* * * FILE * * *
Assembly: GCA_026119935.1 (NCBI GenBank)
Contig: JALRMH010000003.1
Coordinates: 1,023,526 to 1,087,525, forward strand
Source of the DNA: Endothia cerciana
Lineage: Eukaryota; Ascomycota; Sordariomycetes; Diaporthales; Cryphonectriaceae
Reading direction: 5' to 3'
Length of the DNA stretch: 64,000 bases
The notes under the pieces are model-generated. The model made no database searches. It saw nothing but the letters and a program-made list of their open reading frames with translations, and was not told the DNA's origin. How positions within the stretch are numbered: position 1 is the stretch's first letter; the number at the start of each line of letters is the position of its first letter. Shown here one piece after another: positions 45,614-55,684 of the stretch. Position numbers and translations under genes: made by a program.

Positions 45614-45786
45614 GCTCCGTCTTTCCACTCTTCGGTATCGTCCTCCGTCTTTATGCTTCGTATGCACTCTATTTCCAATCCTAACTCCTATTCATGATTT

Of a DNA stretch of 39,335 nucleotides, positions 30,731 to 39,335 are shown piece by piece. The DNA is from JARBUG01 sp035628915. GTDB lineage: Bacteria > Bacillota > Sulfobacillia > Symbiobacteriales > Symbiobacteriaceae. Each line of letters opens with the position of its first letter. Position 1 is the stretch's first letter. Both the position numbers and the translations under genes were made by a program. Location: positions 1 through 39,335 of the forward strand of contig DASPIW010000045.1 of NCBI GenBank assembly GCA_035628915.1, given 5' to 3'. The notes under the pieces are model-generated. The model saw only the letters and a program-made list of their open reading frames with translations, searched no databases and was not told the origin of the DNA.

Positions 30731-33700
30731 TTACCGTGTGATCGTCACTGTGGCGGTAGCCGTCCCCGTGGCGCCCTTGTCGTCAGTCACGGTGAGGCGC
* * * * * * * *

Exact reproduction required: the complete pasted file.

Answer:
Assembly: GCA_026119935.1 (NCBI GenBank)
Contig: JALRMH010000003.1
Coordinates: 1,023,526 to 1,087,525, forward strand
Source of the DNA: Endothia cerciana
Lineage: Eukaryota; Ascomycota; Sordariomycetes; Diaporthales; Cryphonectriaceae
Reading direction: 5' to 3'
Length of the DNA stretch: 64,000 bases
The notes under the pieces are model-generated. The model made no database searches. It saw nothing but the letters and a program-made list of their open reading frames with translations, and was not told the DNA's origin. How positions within the stretch are numbered: position 1 is the stretch's first letter; the number at the start of each line of letters is the position of its first letter. Shown here one piece after another: positions 45,614-55,684 of the stretch. Position numbers and translations under genes: made by a program.

Positions 45614-45786
45614 GCTCCGTCTTTCCACTCTTCGGTATCGTCCTCCGTCTTTATGCTTCGTATGCACTCTATTTCCAATCCTAACTCCTATTCATGATTT

Of a DNA stretch of 39,335 nucleotides, positions 30,731 to 39,335 are shown piece by piece. The DNA is from JARBUG01 sp035628915. GTDB lineage: Bacteria > Bacillota > Sulfobacillia > Symbiobacteriales > Symbiobacteriaceae. Each line of letters opens with the position of its first letter. Position 1 is the stretch's first letter. Both the position numbers and the translations under genes were made by a program. Location: positions 1 through 39,335 of the forward strand of contig DASPIW010000045.1 of NCBI GenBank assembly GCA_035628915.1, given 5' to 3'. The notes under the pieces are model-generated. The model saw only the letters and a program-made list of their open reading frames with translations, searched no databases and was not told the origin of the DNA.

Positions 30731-33700
30731 TTACCGTGTGATCGTCACTGTGGCGGTAGCCGTCCCCGTGGCGCCCTTGTCGTCAGTCACGGTGAGGCGC